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Roomates try to hide a dog from their grouchy landlord.
Laughing Gravy (1931) was a remake of a silent Laurel and Hardy short, Angora Love (1929), which featured the boys hiding a goat from their landlord. For the sound version, the goat became a cute pup with a curious name. In The Films of Laurel and Hardy, William K. Everson calls it "an exact re-working [which] repeats all of its best gags and extends its violence. Placing it all in a wintry setting, with much of the action taking place on the snow-covered roof in a howling storm, gives it a little more point and substance than the original, too. Everyone suffers spectacularly with the exception of the dog, Laughing Gravy, the cause of it all. ...Laughing Gravy offers a fine array of both typical and well-executed Laurel & Hardy material. There's little in it that they didn't do better somewhere else, but the sheer virtuosity of it all and the undistilled concentration on Laurel & Hardy (apart from [Charlie] Hall and a brief appearance by a drunk, there are no other characters in the film) make it one of the most enjoyable, if not one of the most notable, of all their shorts." Interestingly, the tightness of the film came about in a roundabout fashion; Laughing Gravy was shot as a three-reeler, but after test screenings with audiences reveled slow patches, it was decided to cut it down to the same two-reel length as Agora Love. Some of the gags and situations from Laughing Gravy later found their way into their three-reeler The Chimp (1932) as well.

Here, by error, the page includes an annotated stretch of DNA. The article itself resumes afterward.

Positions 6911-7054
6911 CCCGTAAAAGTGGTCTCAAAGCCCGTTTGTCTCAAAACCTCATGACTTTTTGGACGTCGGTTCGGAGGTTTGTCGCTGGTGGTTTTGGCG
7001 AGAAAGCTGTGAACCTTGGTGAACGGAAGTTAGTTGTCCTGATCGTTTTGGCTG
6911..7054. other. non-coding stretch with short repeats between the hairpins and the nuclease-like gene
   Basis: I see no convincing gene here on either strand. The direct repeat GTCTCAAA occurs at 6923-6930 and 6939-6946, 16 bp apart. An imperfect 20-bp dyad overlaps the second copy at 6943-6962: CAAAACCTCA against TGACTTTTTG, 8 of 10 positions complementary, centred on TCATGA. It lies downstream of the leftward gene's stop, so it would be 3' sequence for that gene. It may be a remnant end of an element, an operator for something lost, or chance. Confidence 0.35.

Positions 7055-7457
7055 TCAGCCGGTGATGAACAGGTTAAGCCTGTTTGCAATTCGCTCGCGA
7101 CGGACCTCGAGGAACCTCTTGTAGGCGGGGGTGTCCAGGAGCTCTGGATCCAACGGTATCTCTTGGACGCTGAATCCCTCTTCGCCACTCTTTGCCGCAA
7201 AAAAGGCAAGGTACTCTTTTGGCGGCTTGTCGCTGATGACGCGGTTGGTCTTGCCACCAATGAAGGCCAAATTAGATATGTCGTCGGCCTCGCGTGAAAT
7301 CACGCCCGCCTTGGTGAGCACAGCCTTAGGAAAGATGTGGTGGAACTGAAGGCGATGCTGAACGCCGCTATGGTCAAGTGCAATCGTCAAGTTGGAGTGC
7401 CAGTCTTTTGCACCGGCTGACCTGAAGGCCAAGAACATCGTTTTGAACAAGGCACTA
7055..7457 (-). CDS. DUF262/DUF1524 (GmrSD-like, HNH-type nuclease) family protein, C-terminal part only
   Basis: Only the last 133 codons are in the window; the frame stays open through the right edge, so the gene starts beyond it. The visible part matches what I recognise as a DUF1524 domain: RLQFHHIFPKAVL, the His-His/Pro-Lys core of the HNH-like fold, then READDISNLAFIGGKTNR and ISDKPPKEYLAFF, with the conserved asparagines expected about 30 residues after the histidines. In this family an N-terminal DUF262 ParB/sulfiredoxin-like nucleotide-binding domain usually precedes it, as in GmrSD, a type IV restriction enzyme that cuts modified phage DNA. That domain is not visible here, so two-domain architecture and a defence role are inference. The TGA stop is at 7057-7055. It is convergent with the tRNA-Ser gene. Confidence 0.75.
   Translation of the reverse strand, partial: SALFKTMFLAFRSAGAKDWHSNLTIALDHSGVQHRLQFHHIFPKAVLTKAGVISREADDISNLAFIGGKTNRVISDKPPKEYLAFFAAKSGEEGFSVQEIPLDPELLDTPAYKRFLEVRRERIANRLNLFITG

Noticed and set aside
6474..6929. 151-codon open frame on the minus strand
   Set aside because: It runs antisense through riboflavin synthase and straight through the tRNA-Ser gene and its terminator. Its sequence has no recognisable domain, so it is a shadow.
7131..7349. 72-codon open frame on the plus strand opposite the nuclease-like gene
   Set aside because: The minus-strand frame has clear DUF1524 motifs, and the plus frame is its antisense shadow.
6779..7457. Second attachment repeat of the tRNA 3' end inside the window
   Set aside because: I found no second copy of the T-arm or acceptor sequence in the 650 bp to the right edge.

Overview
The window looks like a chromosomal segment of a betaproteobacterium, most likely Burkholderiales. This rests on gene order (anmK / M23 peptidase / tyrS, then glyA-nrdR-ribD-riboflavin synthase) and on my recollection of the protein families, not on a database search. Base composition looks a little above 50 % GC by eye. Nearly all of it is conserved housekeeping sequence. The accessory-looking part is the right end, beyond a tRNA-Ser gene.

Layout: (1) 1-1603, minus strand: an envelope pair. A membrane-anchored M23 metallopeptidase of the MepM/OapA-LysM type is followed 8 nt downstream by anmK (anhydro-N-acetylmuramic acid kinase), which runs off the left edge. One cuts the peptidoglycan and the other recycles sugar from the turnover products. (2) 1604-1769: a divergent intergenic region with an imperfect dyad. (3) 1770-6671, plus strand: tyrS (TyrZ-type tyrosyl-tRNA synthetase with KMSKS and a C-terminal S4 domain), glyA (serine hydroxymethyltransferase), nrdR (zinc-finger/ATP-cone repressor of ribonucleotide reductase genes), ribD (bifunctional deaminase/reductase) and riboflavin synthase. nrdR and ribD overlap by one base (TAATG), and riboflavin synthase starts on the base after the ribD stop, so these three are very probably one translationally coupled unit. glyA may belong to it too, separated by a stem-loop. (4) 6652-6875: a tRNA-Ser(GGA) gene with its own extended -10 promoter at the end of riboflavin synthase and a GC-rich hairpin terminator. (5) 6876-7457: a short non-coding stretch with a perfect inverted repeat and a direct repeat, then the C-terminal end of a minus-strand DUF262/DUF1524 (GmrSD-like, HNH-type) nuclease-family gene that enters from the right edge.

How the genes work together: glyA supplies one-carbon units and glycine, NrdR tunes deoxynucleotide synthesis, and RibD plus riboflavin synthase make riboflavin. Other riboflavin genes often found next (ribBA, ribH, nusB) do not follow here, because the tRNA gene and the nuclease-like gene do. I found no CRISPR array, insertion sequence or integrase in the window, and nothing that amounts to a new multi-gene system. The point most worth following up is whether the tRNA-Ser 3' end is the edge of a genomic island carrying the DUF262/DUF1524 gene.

Producer: Hal Roach
Director: James W. Horne
Screenplay: H.M. Walker
Cinematography: Art Lloyd
Art Direction: Richard C. Currier
Cast: Stan Laurel (Stanley), Oliver Hardy (Oliver), Harry Bernard (policeman), Charles Dorety (drunk), Laughing Gravy (the dog), Charlie Hall (landlord)